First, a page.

White House aims to boost U.S.-made high-tech materials

At a ceremony, the Obama administration, along with dozens of corporate, academic, and research partners, touts the Materials Genome Initiative.

President Barack Obama walking in front of the White House. White House

"Made in USA." That's a designation that President Barack Obama and dozens of American companies, universities, and research labs want to apply to a new generation of high-tech materials, the White House said today.

As part of its Materials Genome Initiative, the Obama administration and partners in business, academia, and national labs are pushing the fast and efficient development and utliization of a wide range of new advanced, American-made materials. The goal is to cut the time it takes to discover, develop, and deploy these new materials in half, the White House said.

The theory behind the initiative is that American business needs an influx of new, high-tech materials that can affect fields from auto manufacturing to food packaging to the development of bullet-proof vests for police, but can't afford to wait decades for these innovations to come along, as has often been the case in the past. Instead, action is required by the major stakeholders in the material science development ecosystem to change how things are done, the administration argued.

As part of this overall effort, 60 companies and universities have signed on to promote the Materials Genome Initiative through their various work. At the same time, Lawrence Berkeley, Argonne, and Oak Ridge National Labs have come together to create the new Joint Materials Genome Institute, and Harvard is employing both IBM's World Community Grid and a relationship with Wolfram Research to "openly disclose the properties of 7 million newly discovered molecules."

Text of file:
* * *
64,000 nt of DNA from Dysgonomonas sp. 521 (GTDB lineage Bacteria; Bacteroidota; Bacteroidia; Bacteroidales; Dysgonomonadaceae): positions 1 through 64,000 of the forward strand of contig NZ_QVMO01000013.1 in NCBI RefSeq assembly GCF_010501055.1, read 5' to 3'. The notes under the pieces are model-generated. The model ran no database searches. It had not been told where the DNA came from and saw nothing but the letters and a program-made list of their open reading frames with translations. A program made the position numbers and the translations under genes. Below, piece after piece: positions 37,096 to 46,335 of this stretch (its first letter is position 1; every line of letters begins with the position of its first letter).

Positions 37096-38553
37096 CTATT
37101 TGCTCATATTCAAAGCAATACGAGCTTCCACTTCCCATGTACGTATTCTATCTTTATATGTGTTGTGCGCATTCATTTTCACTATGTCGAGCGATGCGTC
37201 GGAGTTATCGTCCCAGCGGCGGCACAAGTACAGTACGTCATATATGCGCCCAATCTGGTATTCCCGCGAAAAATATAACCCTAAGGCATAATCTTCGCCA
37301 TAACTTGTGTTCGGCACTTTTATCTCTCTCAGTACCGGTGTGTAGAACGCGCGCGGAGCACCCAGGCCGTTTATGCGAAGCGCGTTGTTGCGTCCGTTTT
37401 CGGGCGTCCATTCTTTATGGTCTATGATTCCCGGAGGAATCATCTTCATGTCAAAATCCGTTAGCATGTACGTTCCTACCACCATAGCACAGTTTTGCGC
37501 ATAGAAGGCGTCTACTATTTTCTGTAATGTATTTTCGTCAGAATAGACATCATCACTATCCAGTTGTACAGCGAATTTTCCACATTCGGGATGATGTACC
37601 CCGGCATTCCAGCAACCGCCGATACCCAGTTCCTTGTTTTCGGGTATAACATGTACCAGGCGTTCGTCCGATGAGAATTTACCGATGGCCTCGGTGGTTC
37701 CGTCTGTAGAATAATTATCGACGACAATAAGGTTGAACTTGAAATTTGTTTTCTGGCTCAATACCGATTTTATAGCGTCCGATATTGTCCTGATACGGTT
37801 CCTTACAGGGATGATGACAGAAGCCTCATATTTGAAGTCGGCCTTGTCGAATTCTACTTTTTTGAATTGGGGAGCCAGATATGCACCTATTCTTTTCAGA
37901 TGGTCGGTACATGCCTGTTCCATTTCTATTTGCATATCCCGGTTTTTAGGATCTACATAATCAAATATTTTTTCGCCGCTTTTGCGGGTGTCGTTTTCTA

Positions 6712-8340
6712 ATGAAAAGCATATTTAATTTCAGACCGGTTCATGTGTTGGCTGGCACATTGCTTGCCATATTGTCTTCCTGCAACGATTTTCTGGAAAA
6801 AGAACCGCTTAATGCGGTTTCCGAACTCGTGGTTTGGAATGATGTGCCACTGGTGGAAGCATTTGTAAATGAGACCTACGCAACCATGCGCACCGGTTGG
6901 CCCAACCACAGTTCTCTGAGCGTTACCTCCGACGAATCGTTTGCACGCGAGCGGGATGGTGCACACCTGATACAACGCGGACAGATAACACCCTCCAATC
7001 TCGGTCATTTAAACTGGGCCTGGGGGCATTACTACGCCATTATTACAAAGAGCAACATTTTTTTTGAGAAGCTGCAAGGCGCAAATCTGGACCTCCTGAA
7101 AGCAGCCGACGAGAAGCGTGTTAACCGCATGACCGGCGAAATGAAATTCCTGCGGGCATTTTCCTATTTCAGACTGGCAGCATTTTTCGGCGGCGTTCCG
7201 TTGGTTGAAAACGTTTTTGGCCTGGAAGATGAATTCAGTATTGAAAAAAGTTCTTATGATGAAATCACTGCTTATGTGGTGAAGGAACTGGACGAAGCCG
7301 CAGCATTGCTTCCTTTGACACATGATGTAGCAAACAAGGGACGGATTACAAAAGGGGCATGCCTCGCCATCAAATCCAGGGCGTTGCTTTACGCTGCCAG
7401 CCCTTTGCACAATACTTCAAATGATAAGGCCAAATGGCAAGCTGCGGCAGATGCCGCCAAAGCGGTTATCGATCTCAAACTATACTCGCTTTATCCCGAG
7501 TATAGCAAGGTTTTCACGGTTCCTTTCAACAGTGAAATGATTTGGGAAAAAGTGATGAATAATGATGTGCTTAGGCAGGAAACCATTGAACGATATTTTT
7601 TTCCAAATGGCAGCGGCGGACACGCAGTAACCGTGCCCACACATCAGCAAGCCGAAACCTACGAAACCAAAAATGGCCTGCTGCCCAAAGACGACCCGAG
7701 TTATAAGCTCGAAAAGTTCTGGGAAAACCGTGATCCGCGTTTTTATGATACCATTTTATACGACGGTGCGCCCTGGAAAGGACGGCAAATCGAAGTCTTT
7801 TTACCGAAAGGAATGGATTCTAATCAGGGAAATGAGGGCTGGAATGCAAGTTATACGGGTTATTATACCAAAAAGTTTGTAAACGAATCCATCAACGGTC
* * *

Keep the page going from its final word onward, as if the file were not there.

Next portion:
Also, in a boost to education, Autodesk said it would open up a proprietary library of 8,000 materials to universities, "which will complement their open access education modules in advanced materials."

And finally, 10 federal agencies taking part in the National Nanotechnology Initiative have rolled out what the White House termed a "signature" system meant to "stimulate the development of models, simulation tools, and databases that will enable the prediction of specific characteristics of nanoscale materials."

"Today, it can take 20 years or more for a newly discovered material to be incorporated into commercial products," the White House said in a Materials Genome Initiative fact sheet. "This pace is far too slow given the range of urgent challenges that high-tech materials can help address, including making vehicles safer and lighter; creating packaging that keeps food fresher and more nutritious; and producing lightweight, bullet-proof vests for law enforcement officers and soldiers. New materials are also a major part of the American manufacturing enterprise -- a central feature of the Nation's economy that generates innovation, opportunities, and jobs."

Clearly, the administration is hoping that an effort like this will be seen as a sincere attempt at drumming up new American business and employment, something it obviously needs more of during a presidential election that will almost certainly be decided on the electorate's perception of the state of the economy and the Obama's record of job creation.

 

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